Do you like to develop games? Do you like developing with no-coding involved? Or do you prefer coding? Do you like to have a suite of tools built into your development environment that ranges from game editing, world editing, image editing, model editing to music and sound editing? Do you like software development kits that are great for beginners but powerful enough for advanced developers? Do you like software that is regularly updated? Then RPG In a Box is the tool for EVERYONE.
I can not stress enough how much I love this development software. To me, this software is far more advanced than a pre-release software should be. I have even compared it with other so-called RPG game engines and find this to be so much more powerful and intuitive and can only imagine that when it reaches 1.0 it will far surpass any other software of it’s genre around. In fact, I enjoy using RPG In a Box far more than I would Smile Game Builder, 001 Creator or even RPG Maker.
For starters, it’s very easy to use. Just watch the very brief tutorials. But that is not all. The development environment literally offers almost any tool you would need to develop your game without the need to go outside the box(PUN INTENDED). There’s no fancy third party software, drivers or tools that you would need to install to get this software up and running. It works right out of the… wait for it… BOX. What is nice about this is that you can not only distribute the game in builds for Windows, Mac and Linux.. But you can actually DEVELOP in those desktop systems as well. I can not stress enough how awesome that is. What is also nice is that the engine was created out of the powerful development tool, Godot. This ensures that as long as the developer is updating the software, it will always use the latest technology and compatibility needed for your hardware and OS. If you need to do a live debug, you also have a debug console built-in. But that is all just the tip of the iceberg.
What I especially like is the visual node scripting editor which allows beginners to learn how to script since while you use the node editor it actually creates the written code for you to view and edit as well. But if you want a little more control, the ever expanding scripting language that comes built into the software is a great way to add even more capabilities and features to your game.
My absolute favorite tool that I use on RPG In a Box is the Voxel Editor. In fact, I use the voxel editor as my primary voxel editing tool PERIOD. It’s not as powerful as some other Voxel editors out there like MagicaVoxel or Qubicle, sure. But it has a very simple to use interface that makes creating, editing and even animating voxel objects easily. I often use this editor as my starting point for voxel design and then export to other editors. Actually, RPG In a Box even supports importing from MagicaVoxel or Qubicle which is awesome!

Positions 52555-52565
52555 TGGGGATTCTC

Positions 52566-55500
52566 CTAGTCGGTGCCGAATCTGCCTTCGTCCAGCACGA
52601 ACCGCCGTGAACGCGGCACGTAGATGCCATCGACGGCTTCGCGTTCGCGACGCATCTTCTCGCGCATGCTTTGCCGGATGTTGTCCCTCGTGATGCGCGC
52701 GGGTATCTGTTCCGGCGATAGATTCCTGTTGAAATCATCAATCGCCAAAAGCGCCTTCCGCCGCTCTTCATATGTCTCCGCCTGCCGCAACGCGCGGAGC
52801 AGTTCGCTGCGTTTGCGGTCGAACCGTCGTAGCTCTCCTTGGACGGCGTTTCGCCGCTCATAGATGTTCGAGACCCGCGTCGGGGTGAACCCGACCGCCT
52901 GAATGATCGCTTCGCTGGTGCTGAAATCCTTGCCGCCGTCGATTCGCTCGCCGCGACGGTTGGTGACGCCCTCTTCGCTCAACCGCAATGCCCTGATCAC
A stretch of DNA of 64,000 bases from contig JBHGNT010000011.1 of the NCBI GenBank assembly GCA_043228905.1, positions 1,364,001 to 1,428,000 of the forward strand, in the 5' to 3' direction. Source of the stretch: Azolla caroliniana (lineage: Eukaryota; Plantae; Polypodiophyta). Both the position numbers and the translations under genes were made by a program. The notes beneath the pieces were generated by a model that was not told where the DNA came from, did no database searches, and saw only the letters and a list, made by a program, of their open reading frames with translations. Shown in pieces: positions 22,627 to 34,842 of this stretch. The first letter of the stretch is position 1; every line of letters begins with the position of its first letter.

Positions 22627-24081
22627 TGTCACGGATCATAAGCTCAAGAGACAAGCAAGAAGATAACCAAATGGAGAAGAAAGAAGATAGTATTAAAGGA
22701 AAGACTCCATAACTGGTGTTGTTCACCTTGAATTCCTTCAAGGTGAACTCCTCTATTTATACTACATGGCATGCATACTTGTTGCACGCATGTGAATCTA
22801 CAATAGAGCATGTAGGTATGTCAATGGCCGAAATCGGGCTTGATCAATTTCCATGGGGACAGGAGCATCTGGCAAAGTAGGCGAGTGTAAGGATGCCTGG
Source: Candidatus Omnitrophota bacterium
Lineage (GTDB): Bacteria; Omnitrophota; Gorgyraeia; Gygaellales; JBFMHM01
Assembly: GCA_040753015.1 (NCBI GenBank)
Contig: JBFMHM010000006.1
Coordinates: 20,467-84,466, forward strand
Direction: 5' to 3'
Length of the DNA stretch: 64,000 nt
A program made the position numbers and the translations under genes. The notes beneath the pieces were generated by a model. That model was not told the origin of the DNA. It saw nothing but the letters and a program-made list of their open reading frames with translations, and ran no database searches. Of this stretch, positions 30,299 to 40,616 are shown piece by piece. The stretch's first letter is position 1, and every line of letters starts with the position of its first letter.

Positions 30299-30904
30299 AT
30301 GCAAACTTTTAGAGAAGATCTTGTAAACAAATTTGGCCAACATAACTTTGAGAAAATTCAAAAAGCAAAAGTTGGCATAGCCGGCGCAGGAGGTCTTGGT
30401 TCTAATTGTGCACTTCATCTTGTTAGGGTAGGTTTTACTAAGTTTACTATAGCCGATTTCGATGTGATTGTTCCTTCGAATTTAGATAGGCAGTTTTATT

The map editor is a fully featured system that supports lighting and tile based editing. What is nice is that you also can modify terrain types and object types which can allow or prohibit movement to certain tiles, create vehicles and other travel systems and even allow climbing, pushing and pulling objects. Each map can support multi-level design and even features some cool enhancements such as Fog of War. Couple this with the camera and you can have some great perspectives you can create to mimic many different styles of game play and game types which doesn’t just restrict you to RPG games. With the built in camera perspectives and GUI tools, you can even create First Person Shooters(FPS), Point and click adventure games in both first and third person perspectives, etc… Your views can range from first person, isometric or even from above to mimic a 2D style RPG. There are endless possibilities.
There is so much more to this engine that can’t be explained in this review which ranges from an already pretty advanced combat system that is receiving even more attention to a very powerful and intuitive conversation/dialog editor with enhancements coming to graphics, game control and more real soon. Believe me… the more is coming as the developer is frequently pushing out updates… and these updates are not small, bug-fix updates. No, they are game-changing, feature enhanced updates.
I can not stress this enough.. of all the engines I have ever used for game development, RPG In a Box has become my favorite even above Godot itself or Unity or others like SGB(Smile Game Builder), Adventure Game Studio or RPG Maker. Try the Demo’s. Watch the tutorials and play the games that have been created. I have no doubt that you will become a believer.